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I'm porting a 2-D Terrain Generator from Python to C++ as Python is too slow due to the number of features that have been added.

I'm new to C++ and would like to know of any criticisms that you can make of the code at this time before I continue with the simpler parts of the generation. Right now I'm interested in maintaining my use of arrays rather than std::vector so any improvements besides that would be greatly appreciated.

I'm also aware that this code is currently uncommented, I intend to fix that in the future however right now I'm more interested in the code itself.

#include "stdafx.h"
#include <iostream>
#include <conio.h>

double** white_noise(int w, int h);
double** smooth_noise(double** noise, int w, int h, int octave);
double** perlin_noise(double** noise, int w, int h, int octaves, double persistance);
double interpolate(double a, double b, double alpha);

int main()
{
    const int w = 400;
    const int h = 400;

    double** noise = white_noise(w, h);
    double** perlinnoise = perlin_noise(noise, w, h, 8, 0.7);

    // Code that does things will go here(function calls to add sea-level etc.)

    for (int i = 0; i < w; i++) {
        delete[] noise[i];
        delete[] perlinnoise[i];
    }
    delete[] noise;
    delete[] perlinnoise;
}


double** white_noise(int w, int h) {
    double** noise = new double*[w];
    for (int i = 0; i < w; i++) {
        noise[i] = new double[h];
    }

    for (int i = 0; i < w; i++) {
        for (int j = 0; j < h; j++) {
            noise[i][j] = (float)rand() / RAND_MAX;
        }
    }

    return noise;
}

double** smooth_noise(double** noise, int w, int h, int octave) {
    double** smooth_noise = new double*[w];
    for (int i = 0; i < w; i++) {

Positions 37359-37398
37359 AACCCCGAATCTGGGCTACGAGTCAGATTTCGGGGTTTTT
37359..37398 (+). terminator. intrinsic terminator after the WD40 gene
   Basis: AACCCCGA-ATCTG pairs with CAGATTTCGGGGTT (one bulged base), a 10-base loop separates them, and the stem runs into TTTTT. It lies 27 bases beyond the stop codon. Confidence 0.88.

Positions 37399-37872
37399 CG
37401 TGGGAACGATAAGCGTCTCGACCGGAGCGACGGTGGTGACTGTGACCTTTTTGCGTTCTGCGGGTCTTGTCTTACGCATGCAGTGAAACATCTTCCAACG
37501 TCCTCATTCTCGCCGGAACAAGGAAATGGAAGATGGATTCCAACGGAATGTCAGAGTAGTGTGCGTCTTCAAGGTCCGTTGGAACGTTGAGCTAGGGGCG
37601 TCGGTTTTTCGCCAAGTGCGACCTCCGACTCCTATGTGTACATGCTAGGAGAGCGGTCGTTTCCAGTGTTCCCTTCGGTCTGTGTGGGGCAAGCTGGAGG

smooth_noise[i] = new double[h];
    }

    int period = 1 << octave;
    double frequency = 1.0 / period;

    for (int i = 0; i < w; i++) {
        int sample_i0 = i / period * period;
        int sample_i1 = (sample_i0 + period) % w;
        double horizontal_blend = (i - sample_i0) * frequency;

        for (int j = 0; j < h; j++) {
            int sample_j0 = j / period * period;
            int sample_j1 = (sample_j0 + period) % h;
            double vertical_blend = (j - sample_j0) * frequency;

            double top = interpolate(noise[sample_i0][sample_j0],
                noise[sample_i1][sample_j0],
                horizontal_blend);
            double bottom = interpolate(noise[sample_i0][sample_j1],
                noise[sample_i1][sample_j1],
                horizontal_blend);
            smooth_noise[i][j] = interpolate(top, bottom, vertical_blend);
        }
    }

    return smooth_noise;
}

double** perlin_noise(double** noise, int w, int h, int octaves, double persistance) {
    double** perlin_noise = new double*[w];
    for (int i = 0; i < w; i++) {
        perlin_noise[i] = new double[h];
    }
    for (int i = 0; i < w; i++) {
        for (int j = 0; j < h; j++) {
            perlin_noise[i][j] = 0;
        }
    }

    double*** smooth_noises = new double**[octaves];
    for (int i = 0; i < octaves; i++) {
        smooth_noises[i] = smooth_noise(noise, w, h, i);
    }

    double amplitude = 1;
    double totalamplitude = 0;

    for (int octave = octaves - 1; octave > 0; octave--) {
        amplitude *= persistance;
        totalamplitude += amplitude;

        for (int i = 0; i < w; i++) {
            for (int j = 0; j < h; j++) {
                perlin_noise[i][j] += smooth_noises[octave][i][j] * amplitude;
            }
            delete[] smooth_noises[octave][i];
        }
        delete[] smooth_noises[octave];
    }
    delete[] smooth_noises;